A New Treatment Combination Brings Me Hope for My Future
My health seems to follow a pattern: I’ll start a treatment plan, it’ll go well for a little while, and then I’ll suddenly experience an uncontrollable flare. I’ll stubbornly suffer until my body decides that I should stop.
I’m currently at the beginning of that cycle once again after recently starting treatment with Rituxan (rituximab).
I’ve been treated with several myasthenia gravis therapies, including Imuran (azathioprine), prednisone, Neoral (cyclosporine), cyclophosphamide, and both intravenous immunoglobulin (IVIG) infusions and plasmapheresis. Three months ago, I started a combination of rituximab and IVIG, and have been doing fabulously since then.
I am hopeful, optimistic, and excited about what a long-term improvement in my health could mean for me. I am dreaming about the things I want to achieve in my personal relationships, in my career, and for myself. I couldn’t have done this last year, as I was barely living from one hospitalization to the next.
Now that I’ve started rituximab, things are going smoothly. I haven’t had any unplanned hospitalizations so far this year! To be fair, I’m only working half days during the week and a few hours on the weekends. I’m driving an automatic car. I also have incredible support at home from my family, friends, and partner.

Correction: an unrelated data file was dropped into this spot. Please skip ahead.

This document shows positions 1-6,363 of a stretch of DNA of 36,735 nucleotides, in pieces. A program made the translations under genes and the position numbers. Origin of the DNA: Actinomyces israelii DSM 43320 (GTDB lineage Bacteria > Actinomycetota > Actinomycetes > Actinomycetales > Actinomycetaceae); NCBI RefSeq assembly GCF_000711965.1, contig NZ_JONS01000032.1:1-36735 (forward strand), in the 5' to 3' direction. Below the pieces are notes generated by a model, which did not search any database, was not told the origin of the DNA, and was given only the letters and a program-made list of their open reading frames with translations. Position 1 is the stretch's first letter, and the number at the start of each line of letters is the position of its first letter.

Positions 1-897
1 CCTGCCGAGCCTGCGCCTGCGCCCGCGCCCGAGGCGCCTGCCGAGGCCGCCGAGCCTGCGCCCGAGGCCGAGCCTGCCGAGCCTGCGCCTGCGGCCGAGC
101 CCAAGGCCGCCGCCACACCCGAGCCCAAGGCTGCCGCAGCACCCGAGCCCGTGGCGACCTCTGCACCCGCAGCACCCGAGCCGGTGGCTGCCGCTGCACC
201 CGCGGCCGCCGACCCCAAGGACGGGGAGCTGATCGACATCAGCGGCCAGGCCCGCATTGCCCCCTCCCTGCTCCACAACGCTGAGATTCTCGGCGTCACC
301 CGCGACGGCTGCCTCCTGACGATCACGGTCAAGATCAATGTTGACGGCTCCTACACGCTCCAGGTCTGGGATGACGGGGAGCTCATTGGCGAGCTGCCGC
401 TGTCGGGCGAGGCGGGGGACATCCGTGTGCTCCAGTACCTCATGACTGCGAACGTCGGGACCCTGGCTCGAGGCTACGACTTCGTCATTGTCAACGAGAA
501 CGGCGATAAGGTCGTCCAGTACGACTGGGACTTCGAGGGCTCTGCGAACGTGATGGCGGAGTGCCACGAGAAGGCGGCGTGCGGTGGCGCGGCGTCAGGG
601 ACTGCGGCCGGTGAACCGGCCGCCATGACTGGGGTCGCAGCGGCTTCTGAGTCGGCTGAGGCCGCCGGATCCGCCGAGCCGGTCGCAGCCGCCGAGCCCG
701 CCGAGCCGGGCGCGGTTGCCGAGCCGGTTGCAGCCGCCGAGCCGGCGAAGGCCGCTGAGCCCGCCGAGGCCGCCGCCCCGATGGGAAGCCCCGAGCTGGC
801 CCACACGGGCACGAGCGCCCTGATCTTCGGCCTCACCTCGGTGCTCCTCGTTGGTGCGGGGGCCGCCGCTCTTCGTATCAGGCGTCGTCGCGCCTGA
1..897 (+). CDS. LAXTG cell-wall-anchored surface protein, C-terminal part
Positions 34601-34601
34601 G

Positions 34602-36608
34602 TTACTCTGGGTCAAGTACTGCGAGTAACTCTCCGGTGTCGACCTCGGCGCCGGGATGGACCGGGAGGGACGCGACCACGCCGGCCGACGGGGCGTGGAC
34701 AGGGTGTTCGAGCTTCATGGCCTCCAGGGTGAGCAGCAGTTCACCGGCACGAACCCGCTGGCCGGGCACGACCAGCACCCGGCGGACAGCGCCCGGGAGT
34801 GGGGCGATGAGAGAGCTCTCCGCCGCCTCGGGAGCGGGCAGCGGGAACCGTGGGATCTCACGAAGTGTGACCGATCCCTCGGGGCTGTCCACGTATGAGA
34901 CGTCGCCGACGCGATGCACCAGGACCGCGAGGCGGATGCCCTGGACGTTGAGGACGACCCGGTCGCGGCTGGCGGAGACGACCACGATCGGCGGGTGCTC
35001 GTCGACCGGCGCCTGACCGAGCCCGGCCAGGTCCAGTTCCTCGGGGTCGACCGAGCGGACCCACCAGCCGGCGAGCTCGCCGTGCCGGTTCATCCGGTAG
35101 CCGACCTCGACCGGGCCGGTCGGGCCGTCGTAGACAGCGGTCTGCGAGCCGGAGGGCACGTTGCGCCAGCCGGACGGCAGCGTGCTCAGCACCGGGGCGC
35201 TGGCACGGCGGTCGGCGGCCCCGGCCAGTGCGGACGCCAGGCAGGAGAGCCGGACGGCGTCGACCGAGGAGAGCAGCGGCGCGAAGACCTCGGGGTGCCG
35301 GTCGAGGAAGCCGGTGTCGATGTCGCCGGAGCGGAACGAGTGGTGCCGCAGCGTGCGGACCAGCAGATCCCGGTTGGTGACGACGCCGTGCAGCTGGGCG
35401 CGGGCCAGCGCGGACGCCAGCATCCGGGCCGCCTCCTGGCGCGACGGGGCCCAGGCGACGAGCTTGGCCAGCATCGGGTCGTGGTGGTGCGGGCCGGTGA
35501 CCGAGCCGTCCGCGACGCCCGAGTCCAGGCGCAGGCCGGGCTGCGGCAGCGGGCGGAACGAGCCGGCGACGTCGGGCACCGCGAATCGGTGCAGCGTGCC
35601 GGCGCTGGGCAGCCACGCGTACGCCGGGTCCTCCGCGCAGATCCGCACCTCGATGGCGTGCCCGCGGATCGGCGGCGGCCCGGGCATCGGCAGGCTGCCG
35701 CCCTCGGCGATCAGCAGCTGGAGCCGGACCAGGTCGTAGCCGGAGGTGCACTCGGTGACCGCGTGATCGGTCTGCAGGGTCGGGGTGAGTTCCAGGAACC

Most importantly, I take my rest seriously. I’ve adapted my life to better suit my condition, and it has helped improve my quality of life.
I can’t help but feel that the cycle will repeat itself at some point, this treatment plan will stop working, and I’ll be caught trying to balance a life my body can no longer sustain. I worry about my reaction to the process, both externally and internally. Then, I wonder how my loved ones will respond. I realize that rituximab is my last treatment option if I hope to protect my remaining fertility.
I want to start mourning, but I don’t. Those worries do not reflect my current reality. I’m doing well now, and the rituximab and IVIG combination seem to be working.
I’m doing so much more than barely hanging on. I am living, which I’m grateful for. If life with myasthenia gravis has taught me anything, it’s to live in the moment and appreciate things as they are happening.
Life is beautiful, and those of us with chronic illnesses learn to appreciate even the smallest victories. That’s one thing that keeps me going. I’m mostly thankful that I have access to an experimental treatment like rituximab. As always, I will never stop fighting.
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